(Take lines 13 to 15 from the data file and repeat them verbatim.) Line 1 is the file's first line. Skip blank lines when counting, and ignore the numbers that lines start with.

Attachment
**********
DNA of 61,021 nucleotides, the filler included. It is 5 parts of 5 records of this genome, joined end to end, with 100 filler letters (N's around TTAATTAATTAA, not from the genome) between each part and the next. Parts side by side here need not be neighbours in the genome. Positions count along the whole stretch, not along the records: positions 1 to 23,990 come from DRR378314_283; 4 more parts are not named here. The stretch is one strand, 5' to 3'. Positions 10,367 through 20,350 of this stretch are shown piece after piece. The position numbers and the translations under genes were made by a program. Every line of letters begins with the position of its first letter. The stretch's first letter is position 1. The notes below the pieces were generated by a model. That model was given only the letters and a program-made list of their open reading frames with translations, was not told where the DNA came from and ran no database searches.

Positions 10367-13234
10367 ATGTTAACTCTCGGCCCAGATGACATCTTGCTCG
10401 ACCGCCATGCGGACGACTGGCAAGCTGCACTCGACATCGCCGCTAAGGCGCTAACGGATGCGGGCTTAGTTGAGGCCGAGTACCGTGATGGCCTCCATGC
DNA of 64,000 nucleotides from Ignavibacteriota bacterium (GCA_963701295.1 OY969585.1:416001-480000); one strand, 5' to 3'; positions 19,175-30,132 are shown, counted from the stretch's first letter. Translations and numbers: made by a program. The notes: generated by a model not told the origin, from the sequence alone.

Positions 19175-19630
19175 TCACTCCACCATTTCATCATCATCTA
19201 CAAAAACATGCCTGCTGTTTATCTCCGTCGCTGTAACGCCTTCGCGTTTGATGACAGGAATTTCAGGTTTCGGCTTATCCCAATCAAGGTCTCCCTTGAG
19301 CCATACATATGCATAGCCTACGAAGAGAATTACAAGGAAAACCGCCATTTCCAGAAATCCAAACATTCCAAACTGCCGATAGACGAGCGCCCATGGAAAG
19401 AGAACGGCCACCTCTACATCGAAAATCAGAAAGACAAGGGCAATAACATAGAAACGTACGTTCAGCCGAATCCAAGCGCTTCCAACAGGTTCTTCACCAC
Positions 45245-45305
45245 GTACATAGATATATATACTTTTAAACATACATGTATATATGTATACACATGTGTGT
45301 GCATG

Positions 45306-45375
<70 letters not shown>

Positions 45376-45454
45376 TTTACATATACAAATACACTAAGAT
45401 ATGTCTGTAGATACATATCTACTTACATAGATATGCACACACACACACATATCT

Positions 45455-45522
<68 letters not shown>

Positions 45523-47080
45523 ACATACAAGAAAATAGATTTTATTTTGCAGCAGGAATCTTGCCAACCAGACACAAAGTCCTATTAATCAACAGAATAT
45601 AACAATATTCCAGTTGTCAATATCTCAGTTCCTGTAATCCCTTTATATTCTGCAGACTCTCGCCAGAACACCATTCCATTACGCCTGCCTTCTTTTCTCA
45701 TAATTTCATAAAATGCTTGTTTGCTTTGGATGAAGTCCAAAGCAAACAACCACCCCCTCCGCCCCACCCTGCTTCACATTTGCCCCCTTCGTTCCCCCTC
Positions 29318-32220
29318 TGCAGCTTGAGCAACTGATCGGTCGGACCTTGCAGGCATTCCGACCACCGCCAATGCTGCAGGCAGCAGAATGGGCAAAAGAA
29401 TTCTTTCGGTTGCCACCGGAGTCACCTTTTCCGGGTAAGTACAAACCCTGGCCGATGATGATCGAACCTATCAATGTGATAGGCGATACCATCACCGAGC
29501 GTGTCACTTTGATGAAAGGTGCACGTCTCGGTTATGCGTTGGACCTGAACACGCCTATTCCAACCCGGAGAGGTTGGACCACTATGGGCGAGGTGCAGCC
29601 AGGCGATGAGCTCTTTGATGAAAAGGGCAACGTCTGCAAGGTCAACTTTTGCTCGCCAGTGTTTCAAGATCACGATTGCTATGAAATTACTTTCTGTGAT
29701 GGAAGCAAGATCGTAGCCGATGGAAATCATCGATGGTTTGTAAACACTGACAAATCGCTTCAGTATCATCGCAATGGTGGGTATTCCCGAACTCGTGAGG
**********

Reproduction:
45301 GCATG

Positions 45306-45375
<70 letters not shown>